Israel, Senegal begin mending broken relationship

Israeli Prime Minister Benjamin Netanyahu meets with Senegal's President Macky Sall during the Economic Community of West African States (ECOWAS) conference in Liberia, June 04, 2017. (Photo: Kobi Gideon/GPO)

The diplomatic world is in a tumultuous season of political breakups and makeups. While a host of African and Middle Eastern nations surprisingly severed diplomatic ties with Qatar this week, Israeli Prime Minister Benjamin Netanyahu was in Africa on Sunday forging diplomatic friendships and healing rifts.

With the goal of strengthening already established connections and changing the anti-Israel voting patterns for which African countries are known, Netanyahu’s trip appears to have borne fruit so far.

One of the most notable accomplishments has been the renewal of the relationship between Israel and Senegal. At odds since December, Netanyahu and Senegalese President Macky Sall declared an end to their fracas, which came hot on the heels of the anti-settlement UN Security Council Resolution 2334. Senegal, along with other countries, cast an anti-Israel vote prompting Israel to recall its ambassador from Senegal and freeze its aid programs to the nation in protest.

Israel announced at Sunday’s meeting that it will return its ambassador to Senegal and reinstate its aid programs there. In return, Senegal will support Israel’s bid to regain observer status at the African Union.

Netanyahu made the long-distance trip to Liberia to convince African leaders that Israel is serious about boosting ties in Africa. Almost a year ago, Netanyahu became the first Israeli prime minister in office to visit Africa in 29 years. At that time, he visited four East African countries.

This week he participated in the summit of the Economic Community of Western African States (ECOWAS). He was allocated 15 minutes to address the ECOWAS leaders in which he outlined his plan to boost connections with the countries represented by sending teams to survey and assess how best to cement international cooperation.

In attendance were numerous Muslim countries, two of which have no diplomatic ties with Israel. Even so, delegates from both Mali and Niger met Netanyahu, who extended similar offers to them as well.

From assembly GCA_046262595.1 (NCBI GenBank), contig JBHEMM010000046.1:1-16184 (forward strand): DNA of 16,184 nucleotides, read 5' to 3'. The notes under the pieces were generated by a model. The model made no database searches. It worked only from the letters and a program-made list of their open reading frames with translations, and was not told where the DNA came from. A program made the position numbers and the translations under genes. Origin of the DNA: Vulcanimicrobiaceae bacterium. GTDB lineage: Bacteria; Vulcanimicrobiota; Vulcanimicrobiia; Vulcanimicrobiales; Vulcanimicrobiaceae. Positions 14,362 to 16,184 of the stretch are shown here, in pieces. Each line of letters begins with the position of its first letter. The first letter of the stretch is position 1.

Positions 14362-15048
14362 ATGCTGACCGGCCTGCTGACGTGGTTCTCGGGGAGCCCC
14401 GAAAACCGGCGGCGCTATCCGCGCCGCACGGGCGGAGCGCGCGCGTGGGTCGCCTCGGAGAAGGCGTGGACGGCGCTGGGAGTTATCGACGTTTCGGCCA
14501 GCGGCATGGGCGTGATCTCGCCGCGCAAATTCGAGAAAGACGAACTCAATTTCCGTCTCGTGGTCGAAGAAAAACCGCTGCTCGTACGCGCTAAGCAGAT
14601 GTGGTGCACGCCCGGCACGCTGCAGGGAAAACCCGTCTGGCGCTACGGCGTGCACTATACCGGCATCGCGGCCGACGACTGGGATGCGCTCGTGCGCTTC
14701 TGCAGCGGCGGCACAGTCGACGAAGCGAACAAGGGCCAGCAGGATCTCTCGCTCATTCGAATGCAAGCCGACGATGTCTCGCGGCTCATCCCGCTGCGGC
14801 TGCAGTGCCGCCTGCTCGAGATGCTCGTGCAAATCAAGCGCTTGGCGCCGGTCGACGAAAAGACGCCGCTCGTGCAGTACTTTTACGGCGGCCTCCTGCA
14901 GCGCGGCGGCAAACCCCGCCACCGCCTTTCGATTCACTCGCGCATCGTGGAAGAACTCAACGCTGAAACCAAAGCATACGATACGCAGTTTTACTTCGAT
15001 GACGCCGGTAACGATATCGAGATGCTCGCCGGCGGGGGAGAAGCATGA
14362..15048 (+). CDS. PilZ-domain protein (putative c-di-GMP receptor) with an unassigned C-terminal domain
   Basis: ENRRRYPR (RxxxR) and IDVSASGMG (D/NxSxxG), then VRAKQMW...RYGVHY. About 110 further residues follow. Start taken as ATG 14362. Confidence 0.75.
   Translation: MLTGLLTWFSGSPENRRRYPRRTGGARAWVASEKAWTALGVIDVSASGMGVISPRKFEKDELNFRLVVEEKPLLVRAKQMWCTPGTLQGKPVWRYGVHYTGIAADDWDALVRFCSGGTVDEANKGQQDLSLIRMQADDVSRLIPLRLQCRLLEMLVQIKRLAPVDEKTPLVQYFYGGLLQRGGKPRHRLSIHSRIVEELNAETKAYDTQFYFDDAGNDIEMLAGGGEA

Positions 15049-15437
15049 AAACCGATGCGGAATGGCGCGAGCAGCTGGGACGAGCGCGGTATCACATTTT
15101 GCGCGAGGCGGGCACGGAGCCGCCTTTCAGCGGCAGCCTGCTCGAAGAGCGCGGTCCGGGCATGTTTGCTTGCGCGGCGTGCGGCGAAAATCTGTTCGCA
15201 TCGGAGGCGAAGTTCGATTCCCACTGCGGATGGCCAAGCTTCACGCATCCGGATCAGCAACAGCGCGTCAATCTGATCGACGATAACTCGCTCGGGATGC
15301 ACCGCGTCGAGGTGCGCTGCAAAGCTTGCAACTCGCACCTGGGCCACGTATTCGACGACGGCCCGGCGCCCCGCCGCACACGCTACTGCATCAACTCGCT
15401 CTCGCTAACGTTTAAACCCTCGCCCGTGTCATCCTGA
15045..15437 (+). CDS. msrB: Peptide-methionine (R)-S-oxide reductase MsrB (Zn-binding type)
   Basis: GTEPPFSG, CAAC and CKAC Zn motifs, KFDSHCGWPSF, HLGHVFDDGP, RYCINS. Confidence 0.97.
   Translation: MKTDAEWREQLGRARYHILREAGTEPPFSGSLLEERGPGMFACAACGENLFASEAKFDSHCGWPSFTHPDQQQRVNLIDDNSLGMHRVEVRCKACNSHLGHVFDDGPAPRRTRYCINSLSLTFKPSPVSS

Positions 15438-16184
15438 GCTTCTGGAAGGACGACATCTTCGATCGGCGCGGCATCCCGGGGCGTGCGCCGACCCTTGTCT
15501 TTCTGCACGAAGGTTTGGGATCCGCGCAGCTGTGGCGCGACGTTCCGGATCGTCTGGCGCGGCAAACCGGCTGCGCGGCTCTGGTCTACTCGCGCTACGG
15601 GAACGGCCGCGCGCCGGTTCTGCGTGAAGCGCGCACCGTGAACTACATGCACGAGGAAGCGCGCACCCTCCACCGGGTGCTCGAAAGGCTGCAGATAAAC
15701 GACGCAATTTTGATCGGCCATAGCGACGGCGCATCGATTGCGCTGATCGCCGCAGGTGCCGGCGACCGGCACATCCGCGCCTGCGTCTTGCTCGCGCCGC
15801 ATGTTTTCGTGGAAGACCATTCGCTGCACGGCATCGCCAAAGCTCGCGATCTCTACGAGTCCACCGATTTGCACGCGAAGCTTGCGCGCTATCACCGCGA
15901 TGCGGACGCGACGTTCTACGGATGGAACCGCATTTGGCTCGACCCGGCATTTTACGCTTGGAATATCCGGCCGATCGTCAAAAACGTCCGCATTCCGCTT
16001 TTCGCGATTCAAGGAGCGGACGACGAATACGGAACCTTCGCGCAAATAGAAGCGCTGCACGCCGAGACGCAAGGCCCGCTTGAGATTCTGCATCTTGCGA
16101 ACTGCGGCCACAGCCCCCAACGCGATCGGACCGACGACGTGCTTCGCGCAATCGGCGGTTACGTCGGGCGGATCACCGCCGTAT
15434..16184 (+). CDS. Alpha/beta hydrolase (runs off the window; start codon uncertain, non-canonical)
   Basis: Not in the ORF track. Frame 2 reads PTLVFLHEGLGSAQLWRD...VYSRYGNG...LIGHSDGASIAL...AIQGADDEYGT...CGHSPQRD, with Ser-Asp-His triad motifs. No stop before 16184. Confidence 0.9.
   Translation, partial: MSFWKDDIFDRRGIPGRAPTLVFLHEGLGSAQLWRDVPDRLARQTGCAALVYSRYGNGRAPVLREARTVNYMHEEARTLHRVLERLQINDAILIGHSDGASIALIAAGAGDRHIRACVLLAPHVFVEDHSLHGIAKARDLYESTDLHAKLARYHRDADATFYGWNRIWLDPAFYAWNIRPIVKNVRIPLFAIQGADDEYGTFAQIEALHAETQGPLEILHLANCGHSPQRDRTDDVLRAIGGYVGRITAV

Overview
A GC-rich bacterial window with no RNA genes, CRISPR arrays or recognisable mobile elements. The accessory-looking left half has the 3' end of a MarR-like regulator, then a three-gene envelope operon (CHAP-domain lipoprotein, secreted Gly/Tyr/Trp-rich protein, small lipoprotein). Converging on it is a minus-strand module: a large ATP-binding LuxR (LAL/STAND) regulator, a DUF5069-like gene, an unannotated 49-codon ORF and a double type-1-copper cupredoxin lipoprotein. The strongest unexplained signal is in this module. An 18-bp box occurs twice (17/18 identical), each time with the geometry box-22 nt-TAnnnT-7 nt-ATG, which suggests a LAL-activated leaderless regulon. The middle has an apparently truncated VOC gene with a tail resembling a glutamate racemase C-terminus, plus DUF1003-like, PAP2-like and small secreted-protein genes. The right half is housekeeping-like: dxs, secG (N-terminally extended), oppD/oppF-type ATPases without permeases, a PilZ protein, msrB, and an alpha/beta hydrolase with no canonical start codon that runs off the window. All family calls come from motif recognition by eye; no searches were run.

The overarching theme of the prime minister’s speech was that Israeli technology is available for each country to provide solutions to solve Africa’s most pressing problems.

In return, Israel requests that growing bilateral relations should be reflected in international forums, namely Israel gaining observer status in the African Union. Netanyahu said this would benefit not only Israel but would be in the best interest of Africa. Gaining observer status in the African Union has been blocked by South Africa who has chaired the committee until Senegal recently took the title.

Netanyahu also requested that the countries represented reject the various UN bodies that display anti-Israel bias. He was referring to recent UNESCO votes denying Israeli sovereignty over its own capital, Jerusalem.

Netanyahu told ECOWAS delegates that the attitudes of many countries around the world were rapidly changing towards Israel, even in the Arab states. He said that in a joint war against terrorism, Israel is their ally.

Netanyahu was warmly received on his arrival and given preferential treatment. In a break with protocol, the ECOWAS summit which would normally have been held on a Saturday was convened on Sunday so as not to interfere with the Sabbath. As his plane touched down, he was regaled with a Liberian honor guard replete with traditional dancers in cultural attire.

The prime minister was given a seat at the head of the table during the conference and, after receiving a special welcome, he was thanked for his participation. He joined the EU Foreign Policy chief in being the only other non-African to address the delegates.

Netanyahu said that in the near future, Israel would be opening new trade offices across Africa and would be appointing an ambassador to ECOWAS, located in Abuja, Nigeria.

Next on Netanyahu’s African agenda is Togo. In October, the nation is hosting a summit with leaders from 25 African states. Netanyahu wants to be there with the same message – assistance in exchange for diplomatic friendship.